Approximately 51 million Americans have invested an estimated $3.5 trillion in 401(k) plans, according to the Investment Company Institute. If you're one of them, you're probably being ripped off, big time.
How? Your plan likely includes a dizzying array of investment choices. These options are dominated by funds that have high management fees and are actively managed, in which the goal of the fund manager is to beat the returns of an index, like the Standard & Poor's 500 index.
A February 2014 paper by Ian Ayres and Quinn Curtis, "Beyond Diversification: The Pervasive Problem of Excessive Fees and Dominated Funds in 401(k) Plans," provided sobering advice for plan participants. The study looked at more than 3,000 401(k) plans with more than $120 billion in assets. It found that fees were so high (compared with an index fund) in 16 percent of the plans that, for young employees, these fees consumed "the tax benefit of investing in a 401(k) plan."
The study also found that roughly 52 percent of the plans had "dominated funds," defined either as funds that were more expensive than comparable funds in the plan, or funds that were unattractive options in which no prudent participant should invest.
This combination of high costs, poor investment choices and poor investor behavior has resulted in low returns for plan participants. In another study, "Measuring Fiduciary and Investor Losses," the same authors had found that participants would have earned returns 23 percent higher if they had invested "optimally without menu restrictions or fees."
It would be simple to invest "optimally." All 401(k) plans should be required to offer low management-fee, target-date retirement funds in which the underlying funds are all index funds and globally diversified portfolios, at various risk levels, consisting solely of low management-fee index funds, passively managed funds or exchange-traded funds. Don't hold your breath awaiting this kind of reform. The securities lobby is powerful, and pro-consumer legislation to reform the 401(k) system is unlikely to be on the near-term horizon.
In the interim, here are some tips for dealing with a 401(k) plan that may be ripping you off:
Decide whether you should contribute. Christine Benz, Morningstar's director of personal finance, says there are many considerations to weigh before contributing to a 401(k) plan, including whether you have high consumer debt, whether your employer matches your contribution, whether you need the built-in discipline that comes with automated contributions and whether you have the money to invest.
Make the best of a bad plan. In my book, "The Smartest Money Book You'll Ever Read," I discuss how to make the best of a plan consisting largely of expensive, actively managed funds. Even plans with lousy choices may offer some index funds or target-date funds. Check to see if there is a broad-based U.S. stock market index fund with a benchmark like the Wilshire 5000, a broad international index fund with a benchmark like the MSCI All-Country World Index (excluding the United States) and a broad U.S. bond index fund with a benchmark like the Barclays Capital Aggregate Bond Index. Using these three funds, you can construct a relatively low-cost, globally diversified portfolio in a suitable asset allocation. I discuss how to do this in more detail in "The Smartest Investment Book You'll Ever Read."
If the plan offers target-date funds (aka, life cycle funds), and the asset allocation is suitable for you, these funds can be excellent choices. They greatly simplify your decision because you invest 100 percent of your money in a single fund with a target date closest to the date of your projected retirement. The fund automatically rebalances to become more conservative over time. Target-date funds in which the underlying funds are index funds are optimal choices.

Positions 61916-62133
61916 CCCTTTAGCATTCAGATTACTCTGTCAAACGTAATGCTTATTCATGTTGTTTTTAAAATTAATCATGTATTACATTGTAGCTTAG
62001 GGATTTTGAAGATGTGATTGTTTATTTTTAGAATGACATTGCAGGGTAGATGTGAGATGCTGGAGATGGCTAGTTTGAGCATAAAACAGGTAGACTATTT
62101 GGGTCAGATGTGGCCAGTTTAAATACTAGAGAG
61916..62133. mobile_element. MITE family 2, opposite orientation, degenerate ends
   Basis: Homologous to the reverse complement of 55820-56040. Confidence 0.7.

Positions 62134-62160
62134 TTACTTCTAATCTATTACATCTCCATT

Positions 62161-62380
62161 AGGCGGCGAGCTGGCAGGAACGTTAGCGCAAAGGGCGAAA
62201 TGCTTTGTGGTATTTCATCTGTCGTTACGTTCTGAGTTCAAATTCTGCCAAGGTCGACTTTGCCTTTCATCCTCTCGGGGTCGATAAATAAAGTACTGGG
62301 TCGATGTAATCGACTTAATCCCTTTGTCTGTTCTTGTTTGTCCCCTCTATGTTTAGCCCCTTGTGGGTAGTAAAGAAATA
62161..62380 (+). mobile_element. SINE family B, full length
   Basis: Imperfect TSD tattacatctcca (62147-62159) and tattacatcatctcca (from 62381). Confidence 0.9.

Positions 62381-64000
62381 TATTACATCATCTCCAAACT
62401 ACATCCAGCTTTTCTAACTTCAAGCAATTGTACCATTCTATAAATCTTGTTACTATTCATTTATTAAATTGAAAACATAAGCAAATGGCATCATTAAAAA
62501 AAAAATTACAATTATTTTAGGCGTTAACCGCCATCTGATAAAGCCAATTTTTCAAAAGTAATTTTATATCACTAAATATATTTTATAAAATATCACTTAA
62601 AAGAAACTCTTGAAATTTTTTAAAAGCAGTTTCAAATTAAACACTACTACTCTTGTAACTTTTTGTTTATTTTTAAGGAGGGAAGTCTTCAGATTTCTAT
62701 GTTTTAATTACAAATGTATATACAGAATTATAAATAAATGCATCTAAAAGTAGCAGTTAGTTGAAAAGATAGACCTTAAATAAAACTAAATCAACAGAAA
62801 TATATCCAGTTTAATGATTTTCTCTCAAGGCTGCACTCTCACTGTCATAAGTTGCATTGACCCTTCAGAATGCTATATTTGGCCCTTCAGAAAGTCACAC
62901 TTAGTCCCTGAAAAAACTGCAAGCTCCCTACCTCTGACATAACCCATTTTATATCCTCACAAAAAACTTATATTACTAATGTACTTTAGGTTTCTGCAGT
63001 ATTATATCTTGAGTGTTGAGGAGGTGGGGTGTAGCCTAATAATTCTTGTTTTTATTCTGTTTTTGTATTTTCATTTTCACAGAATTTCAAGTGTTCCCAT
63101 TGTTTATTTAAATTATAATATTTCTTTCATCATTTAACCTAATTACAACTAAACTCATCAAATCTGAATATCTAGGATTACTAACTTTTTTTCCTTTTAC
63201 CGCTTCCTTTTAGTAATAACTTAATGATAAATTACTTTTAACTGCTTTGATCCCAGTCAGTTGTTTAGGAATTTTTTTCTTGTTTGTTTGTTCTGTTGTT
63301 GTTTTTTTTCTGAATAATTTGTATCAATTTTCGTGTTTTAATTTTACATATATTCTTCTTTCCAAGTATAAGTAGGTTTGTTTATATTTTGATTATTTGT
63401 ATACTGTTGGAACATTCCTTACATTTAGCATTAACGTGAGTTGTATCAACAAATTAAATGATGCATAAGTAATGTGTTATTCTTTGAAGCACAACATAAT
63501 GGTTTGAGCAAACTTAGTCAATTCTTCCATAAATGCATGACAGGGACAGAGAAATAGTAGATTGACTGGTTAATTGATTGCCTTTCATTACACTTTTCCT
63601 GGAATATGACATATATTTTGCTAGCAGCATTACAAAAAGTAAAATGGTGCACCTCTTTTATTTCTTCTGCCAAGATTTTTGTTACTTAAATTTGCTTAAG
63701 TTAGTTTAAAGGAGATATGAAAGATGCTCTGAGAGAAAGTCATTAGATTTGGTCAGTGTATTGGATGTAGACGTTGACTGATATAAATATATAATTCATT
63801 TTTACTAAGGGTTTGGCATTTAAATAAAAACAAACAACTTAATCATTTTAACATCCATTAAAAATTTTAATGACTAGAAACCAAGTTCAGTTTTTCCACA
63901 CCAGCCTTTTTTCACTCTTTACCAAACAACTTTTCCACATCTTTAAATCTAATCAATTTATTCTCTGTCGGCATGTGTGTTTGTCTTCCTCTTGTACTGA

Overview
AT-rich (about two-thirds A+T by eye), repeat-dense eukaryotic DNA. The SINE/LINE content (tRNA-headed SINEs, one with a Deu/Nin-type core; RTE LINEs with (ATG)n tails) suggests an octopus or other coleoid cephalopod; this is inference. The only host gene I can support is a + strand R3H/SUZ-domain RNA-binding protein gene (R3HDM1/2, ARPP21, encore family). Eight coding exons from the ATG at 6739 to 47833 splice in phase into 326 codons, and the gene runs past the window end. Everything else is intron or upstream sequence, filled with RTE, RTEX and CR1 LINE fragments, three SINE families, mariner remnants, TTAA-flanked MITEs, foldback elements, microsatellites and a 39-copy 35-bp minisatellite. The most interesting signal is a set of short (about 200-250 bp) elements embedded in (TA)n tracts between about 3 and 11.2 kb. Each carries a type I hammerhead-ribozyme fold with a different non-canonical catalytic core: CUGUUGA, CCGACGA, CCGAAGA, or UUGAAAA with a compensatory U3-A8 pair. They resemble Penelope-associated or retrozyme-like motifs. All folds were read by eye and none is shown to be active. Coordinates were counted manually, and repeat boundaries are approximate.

Calibrate your contribution. If your plan has options limited to high-cost, actively managed funds and no index funds, invest the minimum necessary to obtain the maximum employer match.
Self-invest. Consider investing on your own in a traditional or Roth individual retirement account. Current contribution limits for both are $5,500 if you are younger than 50, and $6,500 if you are 50 or older. Contributions to a Roth IRA may be limited based on your income. The contribution limits on traditional and Roth IRAs are not affected by the amount you contribute to your 401(k) plan.
The basic difference between a Roth IRA and traditional IRA is your Roth IRA contributions are made after taxes. Withdrawals from a Roth IRA at retirement are tax-free. With a traditional IRA, you typically will be able to deduct your contributions, but you'll be required to pay taxes at your marginal rate when you withdraw funds.
Both Roth IRAs and traditional IRAs have additional rules and requirements.
You can open IRA accounts with any of the major fund families. Limit your investments to low-cost index funds or target-date retirement funds, which will minimize your costs.
If you can save beyond the limits imposed by IRAs, consider an after-tax account, following the same investment principles. Index funds are tax efficient while you hold them. You won't incur capital gains taxes until you sell your shares, which is another form of tax deferral.
While the 401(k) system is full of pitfalls for the unwary, you can take some basic steps to protect yourself. The sooner you do so, the greater your prospects for reaching your retirement goals.
Dan Solin is the director of investor advocacy for the BAM Alliance and a wealth advisor with Buckingham Asset Management. He is a New York Times best-selling author of the Smartest series of books. His latest book, "The Smartest Sales Book You'll Ever Read," has just been published.
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